Variable vs Fixed Rate Home Loan
It’s finally happened. The Reserve Bank of Australia (RBA) has raised the official cash rate for the first time in more than a decade in response to Australia’s rising inflation rate.
Many analysts are tipping more interest rate rises to come over the next couple of years, but no one can predict with certainty what will happen. Just last year, the RBA Governor predicted that there would be no rises of the official cash rate until 2024. The error of that prediction shows how quickly the financial environment can change.
Read on to find out about current fixed and variable interest rate market conditions, the implications of any future interest rate changes, as well as considerations to make before you fix your home loan interest rate.
Variable vs Fixed Rate Home Loan
Fixed interest home loan rates available at any given time have always factored in the potential for future interest rate rises. Depending on the type of loan and the term, fixed rates can be 2 or 3% higher (or even more) than the lowest variable rate home loan you can get.
This means that it would take a number of interest rate rises for today’s premium of fixing your rate to pay off — and not only pay off, but it would also take many rate rises for you to match where you would have been had you stuck with variable. If you lock in a fixed rate today, you’ll be paying a much higher amount in interest than you would pay with a variable rate. If the RBA increased the cash rate every single month until the variable rate equalled the fixed rate you locked in, you would still be losing out, because you would have just spent all that time paying a higher rate than you would have if you were on a variable rate. The interest rates would need to continue to consistently rise for perhaps years before the decision to fix would pay off.
Ultimately, whether you would be better off taking out a fixed rate home loan compared to a variable rate one depends on how many interest rates rises we have in the near future in Australia, and the size of each one. The latest interest rate rise was 0.25%, so you would need several interest rates increases of that amount to happen over the next year or two to be better off locking in a fixed interest rate now.
The table below illustrates your principal and interest repayments and how much interest you would pay at a 2.5% variable rate versus a 4.5% fixed rate on an average-sized Australian home loan of $600,000 over 30 years.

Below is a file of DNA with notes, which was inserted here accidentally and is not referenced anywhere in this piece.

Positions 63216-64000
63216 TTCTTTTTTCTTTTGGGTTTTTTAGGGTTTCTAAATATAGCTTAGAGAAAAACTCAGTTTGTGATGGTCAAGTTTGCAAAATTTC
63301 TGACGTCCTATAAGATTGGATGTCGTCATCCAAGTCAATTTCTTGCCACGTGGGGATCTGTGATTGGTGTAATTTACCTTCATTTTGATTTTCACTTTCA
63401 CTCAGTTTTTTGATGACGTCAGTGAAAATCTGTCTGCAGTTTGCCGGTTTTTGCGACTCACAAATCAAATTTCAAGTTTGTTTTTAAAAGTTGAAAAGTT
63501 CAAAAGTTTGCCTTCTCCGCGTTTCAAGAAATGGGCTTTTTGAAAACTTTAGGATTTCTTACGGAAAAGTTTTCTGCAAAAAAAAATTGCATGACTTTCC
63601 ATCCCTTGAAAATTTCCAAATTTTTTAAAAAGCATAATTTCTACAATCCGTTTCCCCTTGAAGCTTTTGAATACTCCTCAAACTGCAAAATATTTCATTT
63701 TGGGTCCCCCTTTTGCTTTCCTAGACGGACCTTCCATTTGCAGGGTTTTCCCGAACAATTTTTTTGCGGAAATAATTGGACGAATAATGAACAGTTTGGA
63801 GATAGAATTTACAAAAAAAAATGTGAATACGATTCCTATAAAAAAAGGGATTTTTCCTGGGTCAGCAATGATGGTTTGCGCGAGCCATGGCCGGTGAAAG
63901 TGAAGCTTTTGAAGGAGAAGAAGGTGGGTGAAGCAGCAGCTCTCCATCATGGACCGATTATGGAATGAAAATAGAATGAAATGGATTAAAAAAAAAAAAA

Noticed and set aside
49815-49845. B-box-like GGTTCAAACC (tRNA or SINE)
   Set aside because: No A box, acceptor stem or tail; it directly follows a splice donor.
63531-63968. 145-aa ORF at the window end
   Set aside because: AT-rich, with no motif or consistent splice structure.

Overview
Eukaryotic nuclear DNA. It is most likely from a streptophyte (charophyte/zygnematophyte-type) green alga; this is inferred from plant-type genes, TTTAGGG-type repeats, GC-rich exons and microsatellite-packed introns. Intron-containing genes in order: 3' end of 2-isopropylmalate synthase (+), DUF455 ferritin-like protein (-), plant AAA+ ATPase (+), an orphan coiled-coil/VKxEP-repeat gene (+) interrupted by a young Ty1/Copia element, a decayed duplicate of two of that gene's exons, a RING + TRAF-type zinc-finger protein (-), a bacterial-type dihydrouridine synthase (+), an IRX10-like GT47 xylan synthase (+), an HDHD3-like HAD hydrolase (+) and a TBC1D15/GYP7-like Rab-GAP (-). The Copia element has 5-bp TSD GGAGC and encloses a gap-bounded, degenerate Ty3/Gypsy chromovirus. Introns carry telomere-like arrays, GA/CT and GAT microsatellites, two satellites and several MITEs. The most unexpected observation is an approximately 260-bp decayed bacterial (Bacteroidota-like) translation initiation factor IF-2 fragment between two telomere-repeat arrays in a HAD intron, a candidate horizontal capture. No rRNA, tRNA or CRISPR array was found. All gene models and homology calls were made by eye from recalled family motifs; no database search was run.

As you can see, taking out a fixed rate at today’s (hypothetical) interest rate would end up considerably more expensive if the variable rate remains low. And let’s say interest rates rise every month by 0.25% for the next eight months, where the variable and your fixed rate are both 4.5%, had you fixed eight months prior, you would’ve just spent all that time paying a much higher rate. On a variable rate you could have paid 2.5%, 2.75%, 3.00%, 3.25% (and so on up to 4.5% each month), but instead you paid 4.5% consistently every month — which has gotten you further behind.
Tips for futureproofing yourself against variable interest rate rises
Let’s look at some other strategies for futureproofing yourself against interest rate rises that won’t involve you locking into a fixed rate period.
Tip 1: Start making higher regular repayments now.
This will help you to budget for increased repayments in the future if interest rates rise. It will also help you to get ahead and reduce the amount you owe, so if rates rise you’ll be charged the higher rate on a lower overall loan amount.
Paying a higher amount on a variable rate, (let’s say you pay an amount equal to the fixed rate) helps to build a cash buffer. If rates rise, you’ve chipped away at the principal, helping you get ahead, if they don’t rise, you’ve built up a cash reserve that can be accessed when you need it. Fixed interest rate home loans do not provide the option to build a significant cash buffer that can be built with a variable rate.
Tip 2: Put any surplus, irregular money you receive into your variable home loan.
If you get one-off windfalls like bonuses, commissions, tax refunds, a government lump sum payment, or an inheritance, that money could be used to offset the interest on your home loan by making extra repayments — something that generally isn’t possible when locked into a fixed period.
Again, this will help you to get ahead if interest rates rise.
If you have (or you set up) a redraw facility, you could withdraw that money if you need it later. (Features like this often aren’t available with fixed rate loans.)
Tip 3: Put any surplus, irregular money you receive into your offset account.
If you’d prefer to still have ready access to your one-off windfall, you could put that money into your offset account if you have one (or you could set one up). The money in your offset account will be deducted from your home loan balance when your home loan interest is charged, so you’ll pay less interest than you would (especially if rates rise).
While fixed rate home loans could provide certainty and consistency regarding your repayment amounts, it could also be unnecessarily expensive compared to variable rate loans. Strategies to save money and reduce your home loan balance can futureproof you against variable interest rate rises. They are an alternative to fixing your home loan at a higher rate.
“If you would like to review or refinance your existing home loan, whether a fixed or variable rate loan, our home loan experts are just a click away to ensure you’re getting the right deal, please get in touch.”